The evidence given by the plaintiffs' bookkeeper as to this item is important as evidencing the fact that the plaintiffs, when one of themselves directed this amount to be charged against an account opened in their books and known as the Central Prison account must have been interested in the business carried on at the Central Prison in respect of which the account was opened. That seems at least to be the natural conclusion to arrive at from the bookkeeper's evidence.

There is still one other piece of documentary evidence to be referred to, prior to the execution of the agreement of the 29th of February 1896 It is a letter of the 24th of February, written by the plaintiff, Michael Connolly, giving to Mr. Heddle an introduction to a Mr. Archbold, a person then employed as an accountant in the business of manufacturing twine at the Central

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Prison under the lease to P. L. Connor. My purpose of referring to it is simply to evidence the fact that Mr. Michael Connolly was exercising some control over that business quite inconsistent with the present , contention of the plaintiffs' that they never had any concern, with interest in, or control over the business carried on at the prison, the whole of which, as they allege, was the sole business of the defendants, which in fact and truth had always from the making of the contract of the 25th September been under the sole management and control of the defendants.

The terms of the letter are just those which would naturally be used by a person interested in and having management and control of the business The letter is as follows:

Montreal, Febuuary 24th, 1896.

Mr. Archbold,

Central Prison Toronto

DEAR SIR,—This letter will introduce to you the bearer, Mr. Heddle, to whom you will submit your accounts and any statement in connection with the industry you are able to furnish him; kindly introduce him to Mr. Daly who. as well as yourself, will kindly take any instructions Mr. Heddle wishes to give.

Yours very truly.


Within four days after the date of this letter the agreement of the 29th February, 1896, already set out was executed and the plain construction of that instrument is that the plaintiffs thereby covenanted to transfer and make over to the defendants (or to cause to be transferred to them or to such person as they should direct, for that would be a discharge of the plaintiffs' covenant) the right granted by the Ontario Government by the contract of the 25th September, to P. L Connor to manufacture binder twine at the Central Prison for the full period of the five years granted by the said contract to said P. L. Connor; that in the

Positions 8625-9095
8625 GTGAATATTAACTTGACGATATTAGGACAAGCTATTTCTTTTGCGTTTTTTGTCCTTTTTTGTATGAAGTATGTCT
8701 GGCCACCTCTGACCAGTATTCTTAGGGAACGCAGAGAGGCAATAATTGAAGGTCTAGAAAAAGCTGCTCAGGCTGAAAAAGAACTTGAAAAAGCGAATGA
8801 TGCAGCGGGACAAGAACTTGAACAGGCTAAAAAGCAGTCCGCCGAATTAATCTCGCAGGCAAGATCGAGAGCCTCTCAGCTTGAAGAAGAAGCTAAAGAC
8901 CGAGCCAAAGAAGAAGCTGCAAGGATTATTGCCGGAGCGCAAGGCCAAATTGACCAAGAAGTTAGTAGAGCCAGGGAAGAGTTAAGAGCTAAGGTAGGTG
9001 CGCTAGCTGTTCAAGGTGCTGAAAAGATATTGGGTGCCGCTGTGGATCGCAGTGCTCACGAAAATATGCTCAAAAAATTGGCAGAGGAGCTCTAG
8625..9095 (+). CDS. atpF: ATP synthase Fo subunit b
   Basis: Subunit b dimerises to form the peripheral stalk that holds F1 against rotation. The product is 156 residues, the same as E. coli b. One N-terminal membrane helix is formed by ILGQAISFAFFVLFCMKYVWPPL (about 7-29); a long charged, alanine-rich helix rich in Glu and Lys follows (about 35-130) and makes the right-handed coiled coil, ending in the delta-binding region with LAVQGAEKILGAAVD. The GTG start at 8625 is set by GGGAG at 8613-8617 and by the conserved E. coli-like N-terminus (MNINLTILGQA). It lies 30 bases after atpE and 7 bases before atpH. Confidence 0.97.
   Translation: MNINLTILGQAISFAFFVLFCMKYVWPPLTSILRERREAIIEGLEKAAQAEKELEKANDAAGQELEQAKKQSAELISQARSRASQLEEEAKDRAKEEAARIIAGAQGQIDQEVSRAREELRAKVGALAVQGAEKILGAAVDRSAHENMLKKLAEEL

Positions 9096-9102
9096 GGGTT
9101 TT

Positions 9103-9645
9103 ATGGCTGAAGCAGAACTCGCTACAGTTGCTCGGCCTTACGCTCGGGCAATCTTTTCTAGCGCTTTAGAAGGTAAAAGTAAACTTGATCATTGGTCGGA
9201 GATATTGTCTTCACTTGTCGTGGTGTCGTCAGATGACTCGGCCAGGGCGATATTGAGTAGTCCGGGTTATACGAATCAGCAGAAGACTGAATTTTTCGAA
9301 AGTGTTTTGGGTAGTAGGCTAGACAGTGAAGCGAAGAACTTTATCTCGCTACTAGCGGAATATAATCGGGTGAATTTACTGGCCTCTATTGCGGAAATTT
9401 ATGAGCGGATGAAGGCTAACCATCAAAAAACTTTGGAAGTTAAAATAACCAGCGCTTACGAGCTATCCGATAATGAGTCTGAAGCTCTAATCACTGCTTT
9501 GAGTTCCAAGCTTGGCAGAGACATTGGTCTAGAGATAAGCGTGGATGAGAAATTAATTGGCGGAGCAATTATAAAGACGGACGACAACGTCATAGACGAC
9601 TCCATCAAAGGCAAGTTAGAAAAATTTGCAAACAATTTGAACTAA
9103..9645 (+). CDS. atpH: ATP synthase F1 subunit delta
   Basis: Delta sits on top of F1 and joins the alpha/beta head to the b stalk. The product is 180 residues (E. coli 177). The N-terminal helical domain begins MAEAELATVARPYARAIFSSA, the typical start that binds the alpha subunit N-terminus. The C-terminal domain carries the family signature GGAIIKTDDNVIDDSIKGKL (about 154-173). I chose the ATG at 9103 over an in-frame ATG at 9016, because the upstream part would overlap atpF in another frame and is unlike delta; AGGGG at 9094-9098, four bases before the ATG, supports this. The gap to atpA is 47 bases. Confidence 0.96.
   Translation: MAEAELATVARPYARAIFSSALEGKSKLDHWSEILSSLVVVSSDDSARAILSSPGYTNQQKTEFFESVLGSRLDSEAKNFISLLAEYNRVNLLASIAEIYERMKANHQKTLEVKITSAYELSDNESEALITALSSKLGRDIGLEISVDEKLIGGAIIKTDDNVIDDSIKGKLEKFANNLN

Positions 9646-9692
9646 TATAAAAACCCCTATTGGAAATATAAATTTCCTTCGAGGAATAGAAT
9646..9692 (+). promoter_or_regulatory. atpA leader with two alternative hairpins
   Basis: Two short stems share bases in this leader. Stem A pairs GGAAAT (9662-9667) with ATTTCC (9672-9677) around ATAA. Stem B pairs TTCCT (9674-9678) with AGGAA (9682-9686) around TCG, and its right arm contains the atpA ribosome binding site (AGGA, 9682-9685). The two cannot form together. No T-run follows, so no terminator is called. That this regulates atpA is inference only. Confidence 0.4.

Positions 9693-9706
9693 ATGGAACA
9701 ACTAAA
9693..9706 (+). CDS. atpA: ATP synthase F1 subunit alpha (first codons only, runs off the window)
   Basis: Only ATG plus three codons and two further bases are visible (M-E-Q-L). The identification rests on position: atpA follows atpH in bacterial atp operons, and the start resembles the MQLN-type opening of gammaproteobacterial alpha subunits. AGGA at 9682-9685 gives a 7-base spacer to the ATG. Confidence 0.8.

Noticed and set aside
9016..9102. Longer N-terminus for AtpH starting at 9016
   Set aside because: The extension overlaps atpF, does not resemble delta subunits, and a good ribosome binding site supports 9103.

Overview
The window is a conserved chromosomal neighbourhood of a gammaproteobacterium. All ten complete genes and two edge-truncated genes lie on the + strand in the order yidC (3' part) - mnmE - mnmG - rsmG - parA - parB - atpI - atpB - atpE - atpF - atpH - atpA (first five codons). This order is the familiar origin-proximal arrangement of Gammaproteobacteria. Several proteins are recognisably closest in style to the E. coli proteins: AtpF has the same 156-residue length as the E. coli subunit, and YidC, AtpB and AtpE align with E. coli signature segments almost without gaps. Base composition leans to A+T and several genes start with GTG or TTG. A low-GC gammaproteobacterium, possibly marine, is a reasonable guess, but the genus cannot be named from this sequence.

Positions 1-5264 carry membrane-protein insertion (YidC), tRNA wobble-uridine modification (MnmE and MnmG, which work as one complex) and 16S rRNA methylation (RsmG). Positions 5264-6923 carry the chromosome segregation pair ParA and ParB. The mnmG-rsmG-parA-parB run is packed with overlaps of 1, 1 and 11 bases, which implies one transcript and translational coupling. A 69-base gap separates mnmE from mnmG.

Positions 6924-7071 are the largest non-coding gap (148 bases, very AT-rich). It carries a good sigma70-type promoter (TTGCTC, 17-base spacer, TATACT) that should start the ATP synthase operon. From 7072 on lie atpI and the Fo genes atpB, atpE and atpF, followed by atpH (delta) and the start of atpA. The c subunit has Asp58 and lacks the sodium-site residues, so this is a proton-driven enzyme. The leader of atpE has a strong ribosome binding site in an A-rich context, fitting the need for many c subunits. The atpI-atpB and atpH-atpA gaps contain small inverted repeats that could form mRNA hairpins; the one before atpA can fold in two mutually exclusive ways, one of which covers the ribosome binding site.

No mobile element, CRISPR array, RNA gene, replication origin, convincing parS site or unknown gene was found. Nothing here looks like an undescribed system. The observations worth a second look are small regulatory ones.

[Page 265]

said business of manufacturing twine under said contract they, the plaintiffs, had invested divers moneys, the amount of which is not stated; that further they were possessed of a claim for $7,350 which P. L. Connor had legally and effectually constituted a first charge upon the earnings of the said manufacturing institution in satisfaction of that sum due by John Connor (P. L. Connor's brother) upon a settlement of accounts between him and the plaintiffs his copartners; and by the instrument the plaintiffs further covenanted to furnish all the capital that might be required for said manufacturing operations at said Central Prison for and during the full term of the twine season of 1896, and the defendants in consideration thereof and as the purchase money to be paid by them for such transfer covenanted to pay to the plaintiffs all the moneys then already invested by them and thereafter to be invested by them in the said twine manufacturing operations by way of capital to be furnished by them under their covenant in that behalf with interest at 8 per cent not later than the 1st October, 1896, and of the sum total of such investments which was expected to exceed $40 000 the defendants covenanted to pay $40,000 between the first and fifteenth of June, 1896, and they further covenanted to pay to the plaintiffs within the first two, years of the term granted by the said contract between the Ontario Government and P. L. Connor, so as aforesaid covenanted to be transferred by the plaintiffs to the defendants, the said sum of $7,350, so as aforesaid alleged to have been constituted by P. L. Connor a first charge in favour of the plaintiffs upon the earnings of the manufacturing operations carried on under said contract.